Limited treatment options for the novel severe acute respiratory syndrome coronavirus (SARS-CoV-2) have led to extensive research on host immunity and immunotherapies. One of the most researched topics in the present day is the effect of pre and post-exposure immunotherapies with neutralizing antibodies (nAbs) to prevent and treat coronavirus disease 2019 (COVID-19).
Study: Highly active engineered IgG3 antibodies against SARS-CoV-2. Image Credit: Kateryna Kon/ Shutterstock
Researchers have worked at unprecedented speed to isolate monoclonal antibodies (mAbs) that efficiently neutralize SARS-CoV-2. These mAbs are mainly directed against spike protein (SP) on the virion’s surface, are predominantly of the Immunoglobulin 1 (IgG1) subtype.
Apart from these, a strong prevalence of other subclasses (like IgG3 and IgG4) have also been observed in the sera of COVID-19 patients, indicating a protective effect during the viral infection. While the role of IgG1 is intensively investigated, data on the functional impact of the other IgG subclasses, differentiated mainly by diverse Fc domains, are rare.
To help in understanding the various functions induced by the heavy-chain constant domain in mAbs, researchers published a study in PNAS focussing on the expression and functional analyses of a neutralizing mAb with identical variable domains but different constant heavy chains (HCs), representing all four IgG subclasses present in human serum (IgG1-4).
To explore the diverse roles of Abs in SARS-CoV-2 immunity, researchers artificially expressed a SARS-CoV-2 spike protein (SP) binding mAb (H4) in the four IgG subclasses present in human serum (IgG1-4) using genetically engineered Nicotiana benthamiana.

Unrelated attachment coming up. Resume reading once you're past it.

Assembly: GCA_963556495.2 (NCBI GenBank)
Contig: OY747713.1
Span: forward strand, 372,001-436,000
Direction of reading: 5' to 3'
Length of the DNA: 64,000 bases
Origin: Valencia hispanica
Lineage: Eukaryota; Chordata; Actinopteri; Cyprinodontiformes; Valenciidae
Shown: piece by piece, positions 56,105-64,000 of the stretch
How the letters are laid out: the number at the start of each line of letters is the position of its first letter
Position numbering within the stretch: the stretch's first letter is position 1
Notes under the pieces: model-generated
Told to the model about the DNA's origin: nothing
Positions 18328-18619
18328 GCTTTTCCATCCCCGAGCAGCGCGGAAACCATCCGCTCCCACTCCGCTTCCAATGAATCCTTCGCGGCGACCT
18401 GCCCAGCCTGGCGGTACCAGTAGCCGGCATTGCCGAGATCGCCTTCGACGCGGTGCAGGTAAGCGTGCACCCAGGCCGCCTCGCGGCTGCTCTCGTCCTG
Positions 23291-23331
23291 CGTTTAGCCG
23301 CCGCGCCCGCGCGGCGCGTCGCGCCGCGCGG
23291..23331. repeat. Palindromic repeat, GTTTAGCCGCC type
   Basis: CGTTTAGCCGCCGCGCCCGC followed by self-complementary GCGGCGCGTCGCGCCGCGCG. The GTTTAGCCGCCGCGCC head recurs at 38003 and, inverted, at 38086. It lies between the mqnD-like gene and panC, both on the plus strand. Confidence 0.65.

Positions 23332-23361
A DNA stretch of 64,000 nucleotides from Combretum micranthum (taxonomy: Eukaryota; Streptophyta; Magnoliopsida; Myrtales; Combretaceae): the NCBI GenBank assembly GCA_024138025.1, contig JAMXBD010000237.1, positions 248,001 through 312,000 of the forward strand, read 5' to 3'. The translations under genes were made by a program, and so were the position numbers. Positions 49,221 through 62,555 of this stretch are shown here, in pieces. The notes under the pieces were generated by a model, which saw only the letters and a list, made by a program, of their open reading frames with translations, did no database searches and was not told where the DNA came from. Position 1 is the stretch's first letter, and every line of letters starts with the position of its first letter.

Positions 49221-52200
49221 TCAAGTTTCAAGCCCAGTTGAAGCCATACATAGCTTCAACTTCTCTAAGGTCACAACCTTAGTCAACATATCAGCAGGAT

Affinity- and size exclusion chromatography were used to purify the mAbs. These mAbs were then subjected to ELISA antigen-binding assays, and a Vero cell-based SARS-CoV-2 infection assay measured neutralizing activity.
All four subclasses of immunoglobulins, carrying the identical antigen-binding site, were fully assembled and exhibited a largely similar xylose- and fucose-free glycosylation profile. The Ab variants ligated to the SP, out of which IgG3 had a five-fold increased binding affinity. Furthermore, all H4 subtypes were able to neutralize SARS-CoV-2. However, H4-IgG3 exhibited an up to 50-fold superior neutralization potency compared with the other subclasses.
This study showed that IgG3 was most effective in neutralizing the spike protein of SARS-CoV-2 compared to other immunoglobulins, despite relatively modest variations in antigen binding. This is crucial in determining the course of mAb therapy in managing and treating patients with COVID-19.